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YouTube Ordered to Pay $1.6M to ASCAP

A district judge has ordered YouTube (s GOOG) to pay $1.61 million in royalties to U.S. songwriters, and $70,000 per month going forward. The judgment came last Wednesday in New York, but we didn’t see coverage of it until today when Techdirt picked it up; there was an earlier report on Law360 that you can read if you register. Songwriters, like everyone else, want a piece of YouTube; for instance the co-writer of Rick Astley’s “Never Gonna Give You Up” recently claimed he’s been exploited by the “rickrolling” phenomenon, only earning £11 from Google for his trouble.

The particulars of the fee are only temporary as YouTube and ASCAP go to trial over blanket licenses for ASCAP’s songs in a case brought last May. As Techdirt describes it,

“The court seemed to take a ‘split the difference’ approach, as ASCAP had asked for $12 million for all music streamed between 2005 and the end of 2008 (and another $7 million for 2009). YouTube, in response, had suggested $79,500 for 2005 through the end of 2008 and then $20,000 per quarter ongoing. The court rejected both proposals, and dinged both companies for weakly supporting their positions, or being somewhat misleading in their assertions.”

Either way or somewhere in between, YouTube will be paying songwriters on a regular basis going forward. And it’s just one more expense for the site that’s been widely dinged for its lack of revenue. ASCAP represents some 350,000 U.S. composers, songwriters, lyricists and music publishers.

While YouTube recently announced a joint venture with Universal Music Group called Vevo, other music rights groups have pulled their work off the site after unsuccessful contract negotiations, including Warner Music Group, the UK’s Performing Rights Society and German royalty collections group GEMA.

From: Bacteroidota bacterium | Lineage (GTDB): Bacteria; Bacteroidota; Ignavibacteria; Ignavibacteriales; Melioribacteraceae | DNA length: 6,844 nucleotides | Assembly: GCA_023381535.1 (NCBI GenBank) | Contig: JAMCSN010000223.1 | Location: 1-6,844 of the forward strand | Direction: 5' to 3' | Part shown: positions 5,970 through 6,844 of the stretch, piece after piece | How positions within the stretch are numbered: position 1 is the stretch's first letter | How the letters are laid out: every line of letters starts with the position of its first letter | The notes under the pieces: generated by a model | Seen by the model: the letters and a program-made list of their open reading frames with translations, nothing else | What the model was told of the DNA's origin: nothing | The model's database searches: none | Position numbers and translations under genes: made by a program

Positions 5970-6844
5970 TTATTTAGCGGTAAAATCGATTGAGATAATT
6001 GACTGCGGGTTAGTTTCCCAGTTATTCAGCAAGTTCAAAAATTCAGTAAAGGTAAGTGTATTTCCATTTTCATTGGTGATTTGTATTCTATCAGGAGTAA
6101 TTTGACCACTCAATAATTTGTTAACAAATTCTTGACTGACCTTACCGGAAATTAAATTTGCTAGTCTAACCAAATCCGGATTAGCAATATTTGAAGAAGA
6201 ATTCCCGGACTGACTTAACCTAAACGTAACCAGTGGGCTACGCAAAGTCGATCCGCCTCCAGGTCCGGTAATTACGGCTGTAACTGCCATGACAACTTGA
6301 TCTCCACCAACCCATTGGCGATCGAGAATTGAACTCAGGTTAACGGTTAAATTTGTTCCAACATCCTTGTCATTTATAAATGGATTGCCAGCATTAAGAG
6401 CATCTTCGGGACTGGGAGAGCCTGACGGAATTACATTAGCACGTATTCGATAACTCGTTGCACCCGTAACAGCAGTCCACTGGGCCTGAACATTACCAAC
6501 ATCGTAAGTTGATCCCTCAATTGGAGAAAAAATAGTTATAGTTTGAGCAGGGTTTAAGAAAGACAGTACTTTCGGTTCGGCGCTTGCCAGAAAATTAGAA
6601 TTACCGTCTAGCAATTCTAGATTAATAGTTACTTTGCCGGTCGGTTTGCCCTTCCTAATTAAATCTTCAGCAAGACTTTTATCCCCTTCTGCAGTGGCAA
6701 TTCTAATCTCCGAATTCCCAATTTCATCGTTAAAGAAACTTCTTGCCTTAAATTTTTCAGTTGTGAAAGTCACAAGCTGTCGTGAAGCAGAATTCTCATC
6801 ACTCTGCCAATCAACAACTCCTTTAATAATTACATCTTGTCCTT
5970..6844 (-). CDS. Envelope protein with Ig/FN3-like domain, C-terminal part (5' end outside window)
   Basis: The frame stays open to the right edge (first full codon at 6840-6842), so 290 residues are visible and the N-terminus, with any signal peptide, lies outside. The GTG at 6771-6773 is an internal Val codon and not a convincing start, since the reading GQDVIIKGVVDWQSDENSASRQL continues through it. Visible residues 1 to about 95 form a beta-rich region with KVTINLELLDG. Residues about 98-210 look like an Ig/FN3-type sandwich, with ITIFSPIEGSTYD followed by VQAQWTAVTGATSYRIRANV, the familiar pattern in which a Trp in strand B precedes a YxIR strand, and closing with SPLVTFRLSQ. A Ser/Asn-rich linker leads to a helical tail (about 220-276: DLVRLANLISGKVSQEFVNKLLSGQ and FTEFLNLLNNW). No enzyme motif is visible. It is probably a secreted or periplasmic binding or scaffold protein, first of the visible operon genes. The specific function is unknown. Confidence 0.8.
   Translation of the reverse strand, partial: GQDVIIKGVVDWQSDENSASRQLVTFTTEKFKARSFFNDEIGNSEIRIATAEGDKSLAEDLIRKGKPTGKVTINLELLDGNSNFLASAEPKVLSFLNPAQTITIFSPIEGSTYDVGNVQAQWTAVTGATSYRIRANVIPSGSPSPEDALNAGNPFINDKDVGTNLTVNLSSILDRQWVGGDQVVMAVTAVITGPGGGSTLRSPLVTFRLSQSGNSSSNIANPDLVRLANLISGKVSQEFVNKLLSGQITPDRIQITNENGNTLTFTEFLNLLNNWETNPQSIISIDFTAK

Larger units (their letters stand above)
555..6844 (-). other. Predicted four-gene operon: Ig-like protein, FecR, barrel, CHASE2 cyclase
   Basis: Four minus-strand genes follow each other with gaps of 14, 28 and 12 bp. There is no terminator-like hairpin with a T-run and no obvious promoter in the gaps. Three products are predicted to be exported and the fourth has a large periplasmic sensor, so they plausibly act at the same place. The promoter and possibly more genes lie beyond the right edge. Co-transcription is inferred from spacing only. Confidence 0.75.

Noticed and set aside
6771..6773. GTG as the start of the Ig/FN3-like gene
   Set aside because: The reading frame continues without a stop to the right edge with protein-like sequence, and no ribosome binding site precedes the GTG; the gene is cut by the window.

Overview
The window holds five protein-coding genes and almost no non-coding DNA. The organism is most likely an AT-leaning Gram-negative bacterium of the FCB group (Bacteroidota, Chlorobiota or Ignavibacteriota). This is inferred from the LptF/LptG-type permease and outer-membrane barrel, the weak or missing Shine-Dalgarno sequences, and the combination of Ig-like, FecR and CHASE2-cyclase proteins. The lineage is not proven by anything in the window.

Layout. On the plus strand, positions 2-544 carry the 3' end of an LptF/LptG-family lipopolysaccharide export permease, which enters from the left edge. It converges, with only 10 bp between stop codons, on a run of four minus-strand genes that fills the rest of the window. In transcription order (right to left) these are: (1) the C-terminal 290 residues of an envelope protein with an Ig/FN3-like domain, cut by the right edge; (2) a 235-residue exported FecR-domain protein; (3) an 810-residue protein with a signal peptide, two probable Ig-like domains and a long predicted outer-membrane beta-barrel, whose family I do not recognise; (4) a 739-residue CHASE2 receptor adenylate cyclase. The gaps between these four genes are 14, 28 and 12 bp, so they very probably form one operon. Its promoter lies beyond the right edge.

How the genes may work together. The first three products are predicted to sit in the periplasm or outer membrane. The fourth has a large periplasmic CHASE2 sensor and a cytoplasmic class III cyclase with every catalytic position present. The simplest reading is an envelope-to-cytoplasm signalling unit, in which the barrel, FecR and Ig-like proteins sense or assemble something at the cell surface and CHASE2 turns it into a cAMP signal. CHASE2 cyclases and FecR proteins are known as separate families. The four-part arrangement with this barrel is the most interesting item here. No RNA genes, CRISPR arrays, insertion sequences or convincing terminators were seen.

13 Responses to “YouTube Ordered to Pay $1.6M to ASCAP”

  1. crackpipe

    With ASCAP wanting performance royalties and RIAA wanting mechanical royalties, only major orgainizations like Google can afford to fight them. Meanwhile, as noted above, musicians miss out on publicity and creativity is stifled. No copyright enforcement and overly-zealous, greedy triple-dipping copyright enforcement both appear to hurt artists and innovation. One thing’s clear: the RIAA, ASCAP, BMI, and MPAA are not here to be helpful to anyone. It’s time artists created a new set of PRO’s for their music and films, organizations that actually benefit them and which are reasonable.

  2. Well the sad thing about this is that now they are going after small sites that have youtube videos on them.. I’m sure Myspace is going to be the next big one in line…

    What is really sad is that I’m sure no songwriter will see any of that money…